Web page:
Eight empty shops – and eight reasons to be cheerful

Here are the particulars for eight commercial properties currently available in Wellington. Each is a great opportunity for someone. But why? Because, in spite of all the continuing negativity about the future of small towns, there are lots of things which in Wellington at least point towards sunnier times ahead, with existing businesses signifying their confidence with new leases and expansion.

1 Walker St

2 Walker St

2-4 Crown St

8 Church St

12 Duke Street

17 Market St

24 New St

The Bacchus pub

After a few days spent around the town during the last week, I reckon I can come up with at least eight reasons to be cheerful – as many as there empty properties listed here. So if you’re looking to start a small business, see if one of these would fit the bill – then read on to see what’s on the up in Wellington.

MY EIGHT REASONS TO BE CHEERFUL…

1. Building a new artisan offer: about ten of us met in the bar of the Cock Hotel last week to shape plans for bolstering Wellington’s food and crafts offer through improved monthly markets. Amongst our number were small businesses – traders and makers – plus keen residents who want to work with those traders to up Wellington’s game. Watch this space.

Jammy Cow preserves

2. The Clifton: The next morning, I had a quick meet-up with Fiona and Bill from The Clifton Project, whose plans continue to develop a pace. Bill’s architectural drawings of potential ‘Clifton futures’ are the real deal – completely professional and a sign that these people aren’t messing about. Behind the scenes, a lot of work is going into preparing a share issue to hopefully go live in the autumn – that’s when we can start putting our money where our collective mouths are and make a bid to buy the site. Another space to watch – this one big and art-deco shaped.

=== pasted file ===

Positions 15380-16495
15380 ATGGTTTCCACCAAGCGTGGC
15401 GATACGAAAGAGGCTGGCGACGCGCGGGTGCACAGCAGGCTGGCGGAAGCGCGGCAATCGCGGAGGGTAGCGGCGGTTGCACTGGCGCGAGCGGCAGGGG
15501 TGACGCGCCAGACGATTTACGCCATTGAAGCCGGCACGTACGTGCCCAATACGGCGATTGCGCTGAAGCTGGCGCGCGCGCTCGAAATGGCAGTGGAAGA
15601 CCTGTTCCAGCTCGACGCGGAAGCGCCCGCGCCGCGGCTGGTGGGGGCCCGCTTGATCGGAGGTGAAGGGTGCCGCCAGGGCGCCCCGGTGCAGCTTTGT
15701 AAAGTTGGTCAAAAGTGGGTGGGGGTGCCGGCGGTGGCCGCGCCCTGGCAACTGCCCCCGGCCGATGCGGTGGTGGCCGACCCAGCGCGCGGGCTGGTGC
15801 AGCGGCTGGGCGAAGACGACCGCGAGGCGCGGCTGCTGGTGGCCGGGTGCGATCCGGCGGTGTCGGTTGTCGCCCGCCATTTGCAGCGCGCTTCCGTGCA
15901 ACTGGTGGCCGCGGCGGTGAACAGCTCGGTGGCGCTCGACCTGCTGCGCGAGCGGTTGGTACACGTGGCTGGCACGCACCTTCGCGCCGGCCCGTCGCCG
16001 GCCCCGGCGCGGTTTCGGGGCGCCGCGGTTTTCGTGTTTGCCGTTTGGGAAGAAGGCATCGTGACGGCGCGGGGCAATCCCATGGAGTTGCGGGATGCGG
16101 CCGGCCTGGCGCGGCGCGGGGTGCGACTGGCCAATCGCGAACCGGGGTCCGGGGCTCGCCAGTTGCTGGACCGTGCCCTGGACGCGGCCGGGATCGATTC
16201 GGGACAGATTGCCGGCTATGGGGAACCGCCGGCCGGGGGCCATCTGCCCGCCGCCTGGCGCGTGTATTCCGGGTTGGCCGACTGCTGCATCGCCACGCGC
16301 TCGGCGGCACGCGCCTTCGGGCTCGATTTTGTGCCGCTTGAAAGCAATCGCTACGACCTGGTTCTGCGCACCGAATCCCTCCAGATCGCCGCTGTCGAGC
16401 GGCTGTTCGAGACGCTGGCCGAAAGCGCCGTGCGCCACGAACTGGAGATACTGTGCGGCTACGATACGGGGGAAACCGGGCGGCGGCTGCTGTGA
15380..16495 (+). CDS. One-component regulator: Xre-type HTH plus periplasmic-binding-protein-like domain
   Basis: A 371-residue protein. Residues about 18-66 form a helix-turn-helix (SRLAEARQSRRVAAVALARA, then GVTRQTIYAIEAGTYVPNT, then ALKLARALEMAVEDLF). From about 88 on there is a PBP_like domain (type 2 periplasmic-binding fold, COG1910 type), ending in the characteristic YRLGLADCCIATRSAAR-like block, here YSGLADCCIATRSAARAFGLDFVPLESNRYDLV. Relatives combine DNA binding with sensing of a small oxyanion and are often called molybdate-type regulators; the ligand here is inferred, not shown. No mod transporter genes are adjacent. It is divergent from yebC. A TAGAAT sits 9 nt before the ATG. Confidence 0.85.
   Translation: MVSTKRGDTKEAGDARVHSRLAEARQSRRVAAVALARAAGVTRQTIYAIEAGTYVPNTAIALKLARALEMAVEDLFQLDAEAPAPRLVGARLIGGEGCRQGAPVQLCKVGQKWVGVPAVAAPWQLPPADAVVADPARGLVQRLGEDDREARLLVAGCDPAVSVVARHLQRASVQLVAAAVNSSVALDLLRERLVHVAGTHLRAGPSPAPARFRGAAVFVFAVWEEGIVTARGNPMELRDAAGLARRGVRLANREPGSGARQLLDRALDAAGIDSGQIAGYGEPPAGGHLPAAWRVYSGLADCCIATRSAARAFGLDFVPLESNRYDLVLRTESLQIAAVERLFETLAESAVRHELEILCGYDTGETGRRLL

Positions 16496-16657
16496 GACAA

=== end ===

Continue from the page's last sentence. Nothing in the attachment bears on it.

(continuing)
clifton_exterior1

3. A new, young business on the horizon: Due to my bad time-keeping, I then had to hot-foot it round the corner for another coffee catch-up with a couple of 18 year-olds who are trying to get a new business off the ground. Meg and Ross are recent college leavers with a background in photography and design, they plan to open a brand new business – The Light Box – featuring a photographic studio and gallery / sales space. They’re now hooked up with some helpful people so look out for them in the next few months. They’re really excited about getting started here in Wellington – they’ve got a good sense of the town, of what will work here and what they can offer.

4. An old business on the move – to bigger premises: The next day, back at The Cock Hotel, I met a guy at the bar called Matt Baker. Matt is the fourth generation of his family to run Baker and Sons, a school wear business which has been a fixture at Wellington Market for a century. This month they moved out into a huge shop on New Street and they’re already doing well.